Mike Vickers' Blog

March 24, 2019

Hannah Arendt – Thinking without a Bannister

Filed under: Europe, Hannah Arendt, Journalism, Politics, Writing — derryvickers @ 9:05 pm

Hannah Arendt Post Truth pioneer – Thinking without a Bannister

New Statesman 22-28 March 2010 by Lyndsey Stonebridge

https://www.newstatesman.com/culture/books/2019/03/hannah-arendt-resurgence-philosophy-relevance

The Article starts with:

“It is true that Arendt loved the public space of politics for the robust clarity it gave to the business of living together. It is also true that she argued for a political republic based on common interest. These are both reasons why we should be reading her today. But her commitment to plurality is not an invitation to nationalism. Arendt wanted politics dragged into the light so that we might see each other for what we are. But that didn’t mean we had to accept what was evidently ruinous to politics itself, merely that we had to acknowledge that what we find most repellent actually exists – and then resist it.

And if there is one thing we have learned over the past two years it is that our political reality is not what we thought it was and still less what we would like it to be. Because the times she lived in were also dark, violent and unpredictable, and because she was smart, diligent and hardworking, Arendt was good at thinking quickly and accurately about the politically and morally unprecedented. She distrusted easy analogies, thought historical precedents were a poor way of grasping the unexpected, and practised instead what she called “thinking without a bannister””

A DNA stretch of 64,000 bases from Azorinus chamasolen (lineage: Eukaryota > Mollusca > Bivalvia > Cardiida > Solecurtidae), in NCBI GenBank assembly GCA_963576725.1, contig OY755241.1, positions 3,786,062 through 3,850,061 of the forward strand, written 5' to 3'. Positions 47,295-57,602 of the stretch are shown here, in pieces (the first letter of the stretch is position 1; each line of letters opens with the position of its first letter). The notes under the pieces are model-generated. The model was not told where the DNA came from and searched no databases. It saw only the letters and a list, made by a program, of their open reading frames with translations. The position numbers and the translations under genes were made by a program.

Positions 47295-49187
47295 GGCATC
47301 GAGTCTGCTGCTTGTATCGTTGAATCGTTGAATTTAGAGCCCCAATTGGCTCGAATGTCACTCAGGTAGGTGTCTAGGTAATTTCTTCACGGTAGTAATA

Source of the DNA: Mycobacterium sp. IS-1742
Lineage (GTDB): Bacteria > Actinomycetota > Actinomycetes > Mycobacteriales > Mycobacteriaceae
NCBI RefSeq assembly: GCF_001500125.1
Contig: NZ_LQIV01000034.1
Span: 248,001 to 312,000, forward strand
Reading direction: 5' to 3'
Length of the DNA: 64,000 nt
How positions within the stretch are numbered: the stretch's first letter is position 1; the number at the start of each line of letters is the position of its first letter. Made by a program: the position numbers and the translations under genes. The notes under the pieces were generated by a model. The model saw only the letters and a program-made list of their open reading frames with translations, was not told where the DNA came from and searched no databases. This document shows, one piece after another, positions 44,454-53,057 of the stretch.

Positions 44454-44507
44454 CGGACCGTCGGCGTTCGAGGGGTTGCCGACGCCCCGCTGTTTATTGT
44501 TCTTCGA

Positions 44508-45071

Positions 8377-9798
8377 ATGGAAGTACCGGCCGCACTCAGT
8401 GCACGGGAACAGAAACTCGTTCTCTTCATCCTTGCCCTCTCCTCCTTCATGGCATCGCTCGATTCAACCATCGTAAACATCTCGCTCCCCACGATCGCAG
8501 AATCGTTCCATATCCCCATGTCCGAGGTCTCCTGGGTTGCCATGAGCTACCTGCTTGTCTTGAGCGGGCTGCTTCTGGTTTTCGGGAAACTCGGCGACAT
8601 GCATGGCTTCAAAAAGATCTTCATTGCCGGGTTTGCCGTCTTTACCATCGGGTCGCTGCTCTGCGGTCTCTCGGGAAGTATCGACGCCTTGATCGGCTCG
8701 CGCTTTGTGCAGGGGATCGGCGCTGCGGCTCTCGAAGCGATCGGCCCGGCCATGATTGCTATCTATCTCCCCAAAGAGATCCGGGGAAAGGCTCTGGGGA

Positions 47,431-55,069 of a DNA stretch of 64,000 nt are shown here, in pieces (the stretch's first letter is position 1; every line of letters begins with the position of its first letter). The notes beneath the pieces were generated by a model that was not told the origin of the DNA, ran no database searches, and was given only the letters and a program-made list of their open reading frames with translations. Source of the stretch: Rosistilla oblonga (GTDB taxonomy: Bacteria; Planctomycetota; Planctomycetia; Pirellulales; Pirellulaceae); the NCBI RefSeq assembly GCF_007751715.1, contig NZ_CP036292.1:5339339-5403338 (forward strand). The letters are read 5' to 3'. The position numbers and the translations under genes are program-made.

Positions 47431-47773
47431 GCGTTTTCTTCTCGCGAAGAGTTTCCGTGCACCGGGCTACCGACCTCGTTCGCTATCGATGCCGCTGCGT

A couple more quotes from the Article:

“Even before the full horror of the death camps became clear, Arendt had spotted that the world “found nothing sacred in the abstract nakedness of being human”. It still doesn’t.

This wasn’t just because people had become unempathetic and nasty due to mass propaganda, but was also a consequence of the organisation of the world into nation states. When a person is driven away from one country, she argued, he is expelled from all countries, “which means he is actually expelled from humanity”.”

“It happened again to the Palestinians in 1948. On Israel, Arendt was troubled but again clear-sighted. Like “virtually all other events of the 20th century,” she wrote, “the solution of the Jewish question merely produced a new category of refugees, the Arabs, thereby increasing the number of stateless and rightless by another 700,000 to 800,000 people.””

“The AfD is not wrong to say that power becomes dangerous at the point where there seems to be no public accountability any more. But it is precisely at such moments, Arendt teaches, that we most need to think politically, to resist populism: “When everybody is swept away unthinkingly by what everybody else does and believes in, those who think are drawn out of hiding because… [thinking] becomes a kind of action.””

And the article finishes with

“We cannot guess what she would think of our politics now, and she wouldn’t have respected us for trying. Think for yourself, she would have said. But Arendt left us with an important message: expect and prepare for the worst, but think and act for something better. The impossible is always possible.”

March 6, 2019

Goethe’s Advice

Filed under: Literature, Music, Strindberg, Writing — derryvickers @ 10:47 pm

Further to my blog earlier today

Every day at least to hear a little song, read a good poem, see a fine picture, and, if possible, speak a few reasonable words” – Goethe

Well this evening it was August Strindberg’s Miss Julie at the Studio Edinburgh (the Studio is a little theatre at the back of the Festival Theater) put on by Perth Theatre.

More than a little song and if possible, a few reasonable words.